A few weeks ago, I saw “The Flying Dutchman” at Houston Grand Opera. As I mentioned in my blog post, I really enjoyed the performance, but some of the physical liberties the set took were a little off-putting.
I started to elaborate at length in the original post, but I decided it would be better to come at it in a separate article so that I didn’t have a lengthy sidebar.
When a theater is built, it is typical to make the stage and the auditorium somewhat proportional. A tiny stage with a huge audience feels strange, though the Greeks and Elizabethans did it.
In a modern theater, especially a proscenium, the audience takes up a space roughly 2-3 times the square footage of the stage. (I’m making that number up, but it feels about right from my experience.) In the amphitheater above, it’s more like 10 times the square-footage.
Anyway, that is a sidebar. All this to say that, if a director is trying to make a set that looks realistic (something the greeks never bothered with), he has to make adjustments for theatrical realism. Which leads to sets like the one below. From “The Drowsy Chaperone”, it is intended to represent a New York apartment inhabited by an older, possibly retired gentleman.
While not exactly cavernous, it is quite large for an apartment, especially for what appears to be an old man who presumably has a fixed income. It’s a studio apartment, but it seems to have about the square footage of a small house. Through clever design, it’s not really obvious, and it serves well when you have to have a cast of 20 onstage, but it’s not realistic.
Another favorite apartment is the setting of the first and last acts of the opera La Boheme. But opera houses are massive offenders on the subject of grandeur for grandeur’s sake.
Take a moment and imagine what the apartment of a starving artist might look like in 19th century Paris. If you’re like me, you think of a studio apartment with maybe 200 square feet, just enough for a bed and some art supplies. Maybe a small window that looks out on an alley somewhere and gets light for just an hour or two per day.
Now look at the picture below.
In this set, the poor garret inhabited by the two starving artists in La Boheme is represented by a large, rather austere room with high ceilings and a surprisingly large floor space. It’s no wonder they have trouble staying warm! Imagine heating this room.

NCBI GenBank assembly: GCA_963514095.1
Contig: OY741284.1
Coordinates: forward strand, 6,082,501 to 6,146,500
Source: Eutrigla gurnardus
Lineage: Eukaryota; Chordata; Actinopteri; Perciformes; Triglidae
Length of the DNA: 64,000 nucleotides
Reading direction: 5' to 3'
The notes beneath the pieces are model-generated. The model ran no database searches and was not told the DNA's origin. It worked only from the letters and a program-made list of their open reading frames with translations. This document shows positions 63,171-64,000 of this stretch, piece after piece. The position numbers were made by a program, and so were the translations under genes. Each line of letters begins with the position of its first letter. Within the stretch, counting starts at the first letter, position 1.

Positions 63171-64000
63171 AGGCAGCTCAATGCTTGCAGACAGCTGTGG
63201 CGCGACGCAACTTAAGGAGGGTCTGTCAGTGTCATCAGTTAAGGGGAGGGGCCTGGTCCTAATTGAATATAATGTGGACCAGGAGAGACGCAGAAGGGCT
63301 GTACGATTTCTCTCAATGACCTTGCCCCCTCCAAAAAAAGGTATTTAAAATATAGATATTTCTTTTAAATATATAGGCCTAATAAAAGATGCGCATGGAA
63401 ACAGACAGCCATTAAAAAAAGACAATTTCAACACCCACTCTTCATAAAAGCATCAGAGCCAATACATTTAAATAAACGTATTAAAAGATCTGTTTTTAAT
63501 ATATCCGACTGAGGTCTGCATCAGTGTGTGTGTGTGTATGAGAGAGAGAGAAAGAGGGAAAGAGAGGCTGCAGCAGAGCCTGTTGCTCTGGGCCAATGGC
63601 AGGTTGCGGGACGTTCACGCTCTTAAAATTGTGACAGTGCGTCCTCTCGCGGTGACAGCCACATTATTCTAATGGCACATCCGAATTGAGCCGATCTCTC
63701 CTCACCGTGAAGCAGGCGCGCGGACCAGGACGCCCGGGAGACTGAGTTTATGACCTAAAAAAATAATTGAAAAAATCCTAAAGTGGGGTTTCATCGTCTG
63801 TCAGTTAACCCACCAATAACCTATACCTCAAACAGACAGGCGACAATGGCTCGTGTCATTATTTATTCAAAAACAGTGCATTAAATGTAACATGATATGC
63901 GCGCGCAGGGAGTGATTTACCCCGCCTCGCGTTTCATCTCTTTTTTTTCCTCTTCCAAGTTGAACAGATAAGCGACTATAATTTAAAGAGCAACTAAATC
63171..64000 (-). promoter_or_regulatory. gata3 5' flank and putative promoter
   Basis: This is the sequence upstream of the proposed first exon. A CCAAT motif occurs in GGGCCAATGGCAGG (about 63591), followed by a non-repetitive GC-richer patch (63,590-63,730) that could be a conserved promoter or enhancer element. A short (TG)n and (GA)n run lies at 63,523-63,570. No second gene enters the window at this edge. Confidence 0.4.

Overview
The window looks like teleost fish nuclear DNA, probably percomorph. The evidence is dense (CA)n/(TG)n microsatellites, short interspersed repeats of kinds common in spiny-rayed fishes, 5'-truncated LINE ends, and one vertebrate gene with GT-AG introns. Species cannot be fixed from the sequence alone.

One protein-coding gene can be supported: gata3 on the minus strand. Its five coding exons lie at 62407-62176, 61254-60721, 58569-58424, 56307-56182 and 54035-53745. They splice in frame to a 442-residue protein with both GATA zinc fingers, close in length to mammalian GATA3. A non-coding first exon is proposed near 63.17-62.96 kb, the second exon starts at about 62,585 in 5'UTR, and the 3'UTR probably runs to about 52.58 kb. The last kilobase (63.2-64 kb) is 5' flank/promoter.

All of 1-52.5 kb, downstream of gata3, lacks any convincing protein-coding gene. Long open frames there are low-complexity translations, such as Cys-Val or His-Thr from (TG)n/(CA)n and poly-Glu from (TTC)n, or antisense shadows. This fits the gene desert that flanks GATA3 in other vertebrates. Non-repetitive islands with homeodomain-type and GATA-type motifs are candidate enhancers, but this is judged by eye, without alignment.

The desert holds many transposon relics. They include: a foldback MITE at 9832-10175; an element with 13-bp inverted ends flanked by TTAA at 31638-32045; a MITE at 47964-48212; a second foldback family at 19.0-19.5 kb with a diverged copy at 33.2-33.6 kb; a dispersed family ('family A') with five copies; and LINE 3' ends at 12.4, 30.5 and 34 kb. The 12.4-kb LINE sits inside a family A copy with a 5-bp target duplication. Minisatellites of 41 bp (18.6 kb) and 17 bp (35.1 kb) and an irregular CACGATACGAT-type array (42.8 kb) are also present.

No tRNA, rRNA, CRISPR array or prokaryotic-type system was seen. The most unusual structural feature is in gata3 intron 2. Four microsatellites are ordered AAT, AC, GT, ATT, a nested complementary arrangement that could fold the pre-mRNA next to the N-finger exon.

Realistic interior sets are difficult. Far better to have a grand exterior, like, say, the ancient Egyptian monuments:
This set seems appropriately imposing for the massive stage of the Metropolitan Opera. It captures the grandeur of Verdi’s opera Aida, it seems appropriately proportioned with huge, larger-than-life statues towering over normal sized people.
Final option for a stage design is to go completely surreal and abstract. This is my favorite option, both because it is the least expensive and because it allows for a lot of creativity. It also hearkens back to the Greek origins of theater, because amphitheaters like the one in the first picture didn’t have much by way of set.
The set below represents all of the following things at different times in the show:
various rooms of a school
a scenic overlook
a police car
rooms in people’s houses
a TV studio
and other things I’ve probably forgotten.
This set uses a few abstract items like trees and aged wood to give atmosphere, and then a variety of chairs and a table to give actors physical things to interact with. Nothing else is needed. The turntable gives a little more excitement and drama at moments.
I love the idea of a non-representational stage. Partly because it’s part of all of the set designs I’ve showed you so far (with the possible exception of the La Boheme set, as I haven’t seen that production.)
In each of the sets I’ve shown, the massive structure becomes the backdrop for everything, whether it makes sense or not. Interior scenes, exterior scenes, scenes in different homes or even dream sequences are played out against a backdrop that may or may not be realistic.
In The Drowsy Chaperone, the refrigerator becomes a front door. The Murphy bed folds up and back down to show different rooms. All of these little changes both distract from and highlight the fact that the whole thing appears to be taking place in an apartment.
Every show has some kind of static backdrop. Whether that backdrop is a constructed set, or a curtain, or a back wall, it sets the tone for the show. When you have to throw out realistic proportions for the purpose of filling a stage, you end up with odd choices like the first few I showed.
But if a scenic designer is invested in showing both the realism of the humans and some kind of conceptual point, they can create an interesting backdrop that highlights themes of the show and builds atmosphere.
At other times, you end up with things like “The Machine”, Robert Lepage’s design for the Metropolitan Opera’s most recent complete production of Wagner’s The Ring of the Nibelungs. Google “met opera ring lepage” and you’ll see dozens of really interesting, abstract designs created from this series of rotating bars that served as platforms, backdrops, and projection screens, among other things. I’ll wait.
The images are interesting, even striking. But what do they say about Wagner’s work? It’s myth-making on a grand scale. Some 15 hours of music over four full-length evenings. A giant mechanical object like that seems more distracting than useful.
I don’t know. I’m rambling now. Suffice it to say, I really think a lot about set design, and I’m a fan of either extreme realism or extreme abstraction. Anything in between should be deliberate about what it chooses to represent literally and what it chooses to omit.